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Risk Management

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  1. Risk Management Project Management is Risky Business Robin Uba Audit Associate City of Mississauga September 26, 2008 Public Sector Project Management Forum

  2. Raise your hand if • you are currently working on a project • you believe that given enough time, money and resources you will successfully complete your project • you believe that you actually have been given enough time, money, and resources to successfully complete your project • you have a documented risk management plan

  3. Agenda • Why do risk management • What is risk management • How to identify risks • What to do with risks

  4. Why Do Risk Management Something bad will happen soon to wreck my project.

  5. Why Do Risk Management • Bad news does not get better with time • early detection allows more time to evaluate options • problems grow bigger with time • the later the problem is detected, the bigger the crisis • crisis reactions are impulse not methodical

  6. Why Do Risk Management When you’re up to your ass in alligators it’s hard to focus on draining the swamp.

  7. What is Risk Management? What is Risk • an uncertain event or condition that, if it occurs, has a positive or a negative effect on at least one project objective, such as time, cost, scope, or quality (PMI)

  8. What is Risk Management? • A plan of actions to take to increase the probability and impact of positive events and decrease the probability and impact of events adverse to the project • Relates primarily to the extent of your ability to predict a particular outcome with certainty.

  9. How to Identify Risks What is Uncertainty • An absence of information, knowledge, or understanding regarding the outcome of an action, decision, or event

  10. Key Questions • What do I NOT know about project deliverables? • What are the possible outcomes / decisions? • what if the answer is Yes • what if the answer is No • what if the answer is Maybe

  11. How to Start • Hold a Black hat meeting once preliminary plan developed • team plays devil advocate, everything delayed, reduced, rejected, opposed • identify options for each decision • identify sources of scope creep

  12. Standard Sources of Project Risks Legislative risk: risk of non-compliance risk of legislative or regulatory change Financial risk: the costs have been under-estimated the benefits have been over-estimated Operational risk: implementation is not as planned business benefits are not achieved Technical risk: project depends on new, untried technology very complex infrastructure is required Definitional risk: clients have not defined requirements well complexity of existing processes lack of standards Political risk: stake holders see the project as a threat nay-sayers undermine the project

  13. General Public Risks • How many ways can the public interact with your project? • staff visibility / contractor visibility • community assets (roads, parks, rooms) • articles, RFP ads • Are there any special interest groups? • Is the public for or against your project?

  14. Council Risks • How many ways can your project come in contact with council? • resident / vendor issues • budget requests / additional funding requests • contract approval / contract extensions • legal issues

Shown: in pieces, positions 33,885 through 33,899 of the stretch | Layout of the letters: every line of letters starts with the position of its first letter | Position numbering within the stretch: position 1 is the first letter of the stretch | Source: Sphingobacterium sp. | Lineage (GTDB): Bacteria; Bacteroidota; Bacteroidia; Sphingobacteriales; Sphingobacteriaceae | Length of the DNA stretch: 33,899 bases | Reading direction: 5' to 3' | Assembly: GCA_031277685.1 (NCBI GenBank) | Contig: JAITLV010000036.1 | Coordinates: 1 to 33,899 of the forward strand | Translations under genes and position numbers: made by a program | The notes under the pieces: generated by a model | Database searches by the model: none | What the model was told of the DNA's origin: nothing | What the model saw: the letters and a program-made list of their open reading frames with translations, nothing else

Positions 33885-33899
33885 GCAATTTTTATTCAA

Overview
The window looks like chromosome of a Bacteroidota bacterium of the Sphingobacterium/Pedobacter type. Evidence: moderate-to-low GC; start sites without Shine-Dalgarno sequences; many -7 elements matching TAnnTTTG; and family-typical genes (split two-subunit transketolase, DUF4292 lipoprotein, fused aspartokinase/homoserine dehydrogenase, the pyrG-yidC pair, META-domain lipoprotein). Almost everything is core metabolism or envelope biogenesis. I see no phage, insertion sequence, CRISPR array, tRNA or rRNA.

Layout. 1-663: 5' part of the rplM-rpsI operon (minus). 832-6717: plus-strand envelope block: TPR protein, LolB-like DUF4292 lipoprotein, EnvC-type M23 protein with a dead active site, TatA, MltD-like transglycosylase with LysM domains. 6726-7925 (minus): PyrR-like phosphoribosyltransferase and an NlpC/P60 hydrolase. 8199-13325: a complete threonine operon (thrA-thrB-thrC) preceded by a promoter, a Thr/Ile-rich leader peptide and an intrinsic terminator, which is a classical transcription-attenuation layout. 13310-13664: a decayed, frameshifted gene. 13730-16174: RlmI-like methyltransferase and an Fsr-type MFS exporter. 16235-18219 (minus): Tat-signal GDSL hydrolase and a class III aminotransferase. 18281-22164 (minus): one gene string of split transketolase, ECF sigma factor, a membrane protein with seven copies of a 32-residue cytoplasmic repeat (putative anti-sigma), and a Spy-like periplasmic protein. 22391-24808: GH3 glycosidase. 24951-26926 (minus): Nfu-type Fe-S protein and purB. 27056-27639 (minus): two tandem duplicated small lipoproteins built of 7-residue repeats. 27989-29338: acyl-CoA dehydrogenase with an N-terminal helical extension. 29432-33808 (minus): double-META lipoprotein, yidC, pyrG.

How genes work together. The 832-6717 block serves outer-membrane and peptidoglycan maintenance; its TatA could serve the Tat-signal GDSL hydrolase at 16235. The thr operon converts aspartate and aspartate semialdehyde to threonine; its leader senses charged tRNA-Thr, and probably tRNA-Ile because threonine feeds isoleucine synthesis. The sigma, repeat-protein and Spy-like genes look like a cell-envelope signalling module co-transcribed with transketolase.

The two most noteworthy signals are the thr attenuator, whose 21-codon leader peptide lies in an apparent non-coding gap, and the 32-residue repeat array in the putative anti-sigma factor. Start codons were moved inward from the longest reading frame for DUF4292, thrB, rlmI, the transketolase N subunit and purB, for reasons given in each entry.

15. Council Risks • Other items to consider • mood of council • special interest groups and general public • election timing • lead time to get on agenda • competing agenda items / priorities • At minimum, impacts project schedule and staff resources

  16. Legislative Risks Most projects must comply with specific legislative requirements. • Do you know who the expert is? • Do you have an expert for the critical subject legislation on your project? • Is any of the legislation under review?

  17. Vendor Risks • Rule #1 – Assume you will be sued • document everything • what if no one responses or too many respond to RFPs • what if vendor runs into difficultly (bankrupt, merger, law suits) • rules to extend / modify signed contract

  18. Internal Services • Who do you contact and do you know what process to use for: • purchasing, budgeting, legal, facilities, accounting, printing, legislative services • What does the project need to provide by when, so they can deliver their service efficiently? • Do they know you are coming?

  19. Staff Risks • Do team members understand and agree on their role, responsibilities, and time commitments • Are team members over committed • Are you expected to complete employee performance reviews • Do you know the strengths / weaknesses of your team members

  20. What To Do • Document risks and actions to be taken • risk register, table, chart • For each risk • classify impact on project (high, medium, low) • classify odds of occurring (high, medium, low) • decide on an action plan and trigger point • do nothing is an acceptable action

  21. What To Do • Include actions in project deliverables, schedule, and budget • Outcome is version 2 of the project plan • more robust and conservative plan • shared realistic expectations • Include upcoming risks and planned actions in communications to senior management

  22. Warning Some tasks may be viewed as a waste of time, money, and effort, if the potential problem does not occur

  23. Develop Risk Mindset • Pay ongoing attention to risks • Risk and uncertainty will always be a threat to your project (first day to last day) • Size and shape of risks continually changes • Always go “looking for trouble” • Be sceptical, aggressive, and relentless in your quest to uncover potential problems

  24. Conclusion • Early detection reduces the impact to the project and improves the odds that the project leader will survive • A little paranoia in a project leader is a good thing! • Risk management is less stressful than Crisis management